The characters of Phillippe and Andre, who are told frequently that they resemble one another, are both played by writer-director Robert Lepage. This explains why there are almost never in the same shot together. See more »
Anomalies in the time-line. Phillipe is supposed to be seven years older than Andre, who was born in July 1962 (year of the laundromat ["lavoir"] scene where his mother goes into labor with Andre). But in July 1969, only seven years later, as Neil Armstrong is stepping onto the moon, according to the credits, Phillipe is 15 and Andre is 8. This would put Phillipe's birth year at 1954 or 1955. But in "present day", Andre reminds Phillipe that he is 42 years old. On their mother's will papers, the date of he death is 11 December 2002. But Phillipe should be 47 or 48 in 2002. See more »
Unlike the ancient notion that the moon is a mirror of the Earth's surface, modern space exploration and satellite imagery have revealed that the moon is a large cratered rock with the far side permanently turned away from the Earth. In Quebecois director Robert Lepage's film Far Side of the Moon, the moon's far side serves as a metaphor for the divide that separates two brothers, each with a different sexual orientation. Based on a one-man stage play by Mr. Lepage, it is both a history of man's exploration of the surface of the moon and the inner exploration of two individuals who are trying to put their life in order after the death of their mother (Anne-Marie Cadieux).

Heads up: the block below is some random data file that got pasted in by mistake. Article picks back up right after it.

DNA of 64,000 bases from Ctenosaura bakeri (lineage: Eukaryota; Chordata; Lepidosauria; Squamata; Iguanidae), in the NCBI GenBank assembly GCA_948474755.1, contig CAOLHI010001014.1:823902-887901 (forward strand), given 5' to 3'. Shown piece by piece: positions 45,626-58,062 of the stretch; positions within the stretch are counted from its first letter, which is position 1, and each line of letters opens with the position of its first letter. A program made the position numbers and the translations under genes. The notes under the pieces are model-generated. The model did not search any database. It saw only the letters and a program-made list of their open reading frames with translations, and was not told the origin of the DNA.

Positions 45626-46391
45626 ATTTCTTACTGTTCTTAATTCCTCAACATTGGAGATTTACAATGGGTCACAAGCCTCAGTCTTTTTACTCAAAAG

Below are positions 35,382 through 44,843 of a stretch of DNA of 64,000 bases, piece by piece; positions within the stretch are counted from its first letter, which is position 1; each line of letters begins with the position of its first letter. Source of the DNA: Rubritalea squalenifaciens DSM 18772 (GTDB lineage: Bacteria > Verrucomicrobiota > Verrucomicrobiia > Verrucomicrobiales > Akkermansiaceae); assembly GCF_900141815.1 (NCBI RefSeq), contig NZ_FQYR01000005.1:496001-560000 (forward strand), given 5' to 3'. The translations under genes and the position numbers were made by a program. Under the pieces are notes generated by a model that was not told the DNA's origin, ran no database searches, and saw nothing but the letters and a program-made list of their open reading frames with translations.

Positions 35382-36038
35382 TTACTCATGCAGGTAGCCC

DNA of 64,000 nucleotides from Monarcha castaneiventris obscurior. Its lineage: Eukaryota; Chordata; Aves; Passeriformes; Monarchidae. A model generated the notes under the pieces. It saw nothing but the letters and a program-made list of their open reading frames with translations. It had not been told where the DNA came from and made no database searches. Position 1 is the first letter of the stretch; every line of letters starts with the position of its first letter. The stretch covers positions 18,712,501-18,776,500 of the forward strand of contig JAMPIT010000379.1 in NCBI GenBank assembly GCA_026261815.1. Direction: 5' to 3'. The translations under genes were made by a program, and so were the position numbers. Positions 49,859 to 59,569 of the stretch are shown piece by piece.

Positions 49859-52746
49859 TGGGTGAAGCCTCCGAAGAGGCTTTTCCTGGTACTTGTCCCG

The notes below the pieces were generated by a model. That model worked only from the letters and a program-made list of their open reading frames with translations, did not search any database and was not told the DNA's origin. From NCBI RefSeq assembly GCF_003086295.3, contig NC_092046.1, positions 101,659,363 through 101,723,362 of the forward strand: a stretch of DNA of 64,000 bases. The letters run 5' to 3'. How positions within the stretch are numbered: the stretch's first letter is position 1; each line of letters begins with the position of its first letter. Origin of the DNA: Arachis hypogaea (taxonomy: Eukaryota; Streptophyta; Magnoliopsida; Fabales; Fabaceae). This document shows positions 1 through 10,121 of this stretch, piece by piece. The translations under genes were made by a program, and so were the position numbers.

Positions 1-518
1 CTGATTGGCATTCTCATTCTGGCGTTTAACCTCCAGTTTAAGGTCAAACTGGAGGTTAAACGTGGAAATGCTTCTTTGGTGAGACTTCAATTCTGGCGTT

Shot in fifteen days in digital video using dissolves and CGI, the film creates a dazzling confluence of reality and fantasy that moves effortlessly between past and present utilizing delightful, surreal effects that form a bridge between the Earth and the cosmos. Philippe looks at the window of a washing machine and sees the vastness of space, a trip into the stomach of a pregnant mother turns a fetus into a tiny astronaut connected to his craft, the stacking of bottles in a restaurant becomes the launching of a space mission, and a man walking on snow becomes an explorer on the moon. The two brothers, Philippe and André, are performed in a dual role by the director. Philippe is an unhappy dreamer with no relationship and no profession.